I would never have been able to have these wonderful experiences if I hadn't started the antidepressant. Now, not all antidepressants are the same, and many people who take them work hard to get off them and some are unable to do it. The one I take hasn't caused me side effects that I'm a reward of, and I know I will take it for the rest of my life because I need it. I think I have had a physiological chemical imbalance in my brain my whole life. This medication fixed it. I feel good and can live my life openly now. I know each of us is different and what worked for me may not work for you. However, I do believe that the combination of Lorazepam, talk therapy, and finally Citalopram greatly improved my life.

If you decide to check out an antidepressant, please ask your doctor to have you genetically tested to find the one that will work best for you. There is information on the Mayo Clinic site about genetic testing for medications, that I recommend you to read. I hope this helps you in some way to better handle your panic attacks and possibly move beyond them to living life without agoraphobia. Please let me know if I can give you any more information or support. I know what you're going through and I want to support you in a path to freedom.

Warm regards,
Gail,
Volunteer Mentor

Jump to this post

@cognac

You should be able to purchase any CBD Living Water product on their website at: http://www.cbdlivingwater.com They have expanded the product line now. It was very helpful for me when I was withdrawing from Tramadol.

Please check with your physician and mental health professional before you use the CBD. There have been no negative interactions with medication that I'm aware of, but your physicians should be aware that you are taking this. It will also be helpful for them to know about CBD as an alternative if it helps your situation.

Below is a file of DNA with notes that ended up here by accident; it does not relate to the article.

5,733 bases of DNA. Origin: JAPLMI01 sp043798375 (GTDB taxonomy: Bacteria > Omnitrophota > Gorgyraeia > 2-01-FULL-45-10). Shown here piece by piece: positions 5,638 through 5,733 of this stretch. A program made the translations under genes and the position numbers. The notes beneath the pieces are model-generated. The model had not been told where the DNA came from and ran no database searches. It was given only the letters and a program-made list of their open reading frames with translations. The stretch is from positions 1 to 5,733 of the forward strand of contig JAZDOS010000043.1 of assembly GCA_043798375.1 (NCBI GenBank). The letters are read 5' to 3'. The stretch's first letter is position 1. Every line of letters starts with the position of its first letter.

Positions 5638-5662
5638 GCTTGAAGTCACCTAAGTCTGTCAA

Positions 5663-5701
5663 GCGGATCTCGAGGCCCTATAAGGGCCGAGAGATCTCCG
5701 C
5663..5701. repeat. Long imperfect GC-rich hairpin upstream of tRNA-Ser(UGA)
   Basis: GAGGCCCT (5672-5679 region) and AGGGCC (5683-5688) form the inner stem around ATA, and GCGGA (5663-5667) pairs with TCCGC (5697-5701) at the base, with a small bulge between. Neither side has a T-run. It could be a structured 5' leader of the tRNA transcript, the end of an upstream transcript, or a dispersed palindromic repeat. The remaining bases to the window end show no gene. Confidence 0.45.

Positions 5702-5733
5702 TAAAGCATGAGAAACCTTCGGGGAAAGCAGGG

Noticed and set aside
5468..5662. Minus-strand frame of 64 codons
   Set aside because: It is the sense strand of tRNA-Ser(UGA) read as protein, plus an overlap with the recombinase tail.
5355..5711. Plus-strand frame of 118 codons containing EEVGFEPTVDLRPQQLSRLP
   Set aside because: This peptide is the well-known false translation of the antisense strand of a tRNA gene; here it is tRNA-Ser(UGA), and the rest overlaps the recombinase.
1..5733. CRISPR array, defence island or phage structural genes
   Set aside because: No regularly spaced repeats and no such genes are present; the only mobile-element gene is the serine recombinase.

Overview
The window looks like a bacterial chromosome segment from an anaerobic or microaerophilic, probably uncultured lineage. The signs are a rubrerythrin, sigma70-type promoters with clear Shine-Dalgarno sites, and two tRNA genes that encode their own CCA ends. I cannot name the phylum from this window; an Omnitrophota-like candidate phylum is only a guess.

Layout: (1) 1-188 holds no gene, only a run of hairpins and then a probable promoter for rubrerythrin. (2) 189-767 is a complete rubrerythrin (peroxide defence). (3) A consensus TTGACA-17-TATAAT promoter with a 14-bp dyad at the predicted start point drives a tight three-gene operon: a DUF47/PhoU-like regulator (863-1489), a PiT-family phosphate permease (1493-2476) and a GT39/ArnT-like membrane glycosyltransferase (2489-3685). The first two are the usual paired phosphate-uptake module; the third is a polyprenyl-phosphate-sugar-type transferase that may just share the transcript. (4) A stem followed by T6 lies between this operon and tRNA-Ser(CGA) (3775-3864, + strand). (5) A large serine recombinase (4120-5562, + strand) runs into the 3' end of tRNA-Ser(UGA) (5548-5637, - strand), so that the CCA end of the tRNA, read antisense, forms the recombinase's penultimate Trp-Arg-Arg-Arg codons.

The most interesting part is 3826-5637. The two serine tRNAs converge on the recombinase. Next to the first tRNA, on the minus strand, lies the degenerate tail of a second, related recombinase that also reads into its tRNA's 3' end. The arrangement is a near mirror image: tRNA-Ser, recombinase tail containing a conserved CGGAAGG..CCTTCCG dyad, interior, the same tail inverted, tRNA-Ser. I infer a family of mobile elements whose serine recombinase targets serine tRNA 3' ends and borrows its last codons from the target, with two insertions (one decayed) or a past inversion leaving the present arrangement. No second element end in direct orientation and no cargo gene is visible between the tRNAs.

Gail
Volunteer Mentor

@parus

@gailb I found your words to be encouraging. I like to hear when an antidepressant helps someone and they can say they are "happy". Amazing and thank you for sharing. No one deserves to live with this disorder. Would that there was a switch in my brain that could be clicked and the panic button would no longer be tripped.

Jump to this post

@parus

How are you doing Parus? I'm thinking about you and missing your posts. I hope things are OK with you. Please check in with us.

Gail
Volunteer Mentor

@gailb

@joanm65

I am a Volunteer Mentor with Mayo Connect. I'm so sorry to read that you're experiencing panic attacks, especially in the night. I have had panic disorder, which is different from anxiety. I know how it feels when you're alone having an attack and it was extremely frightening for me. I have a couple of questions before I give my experience that may help: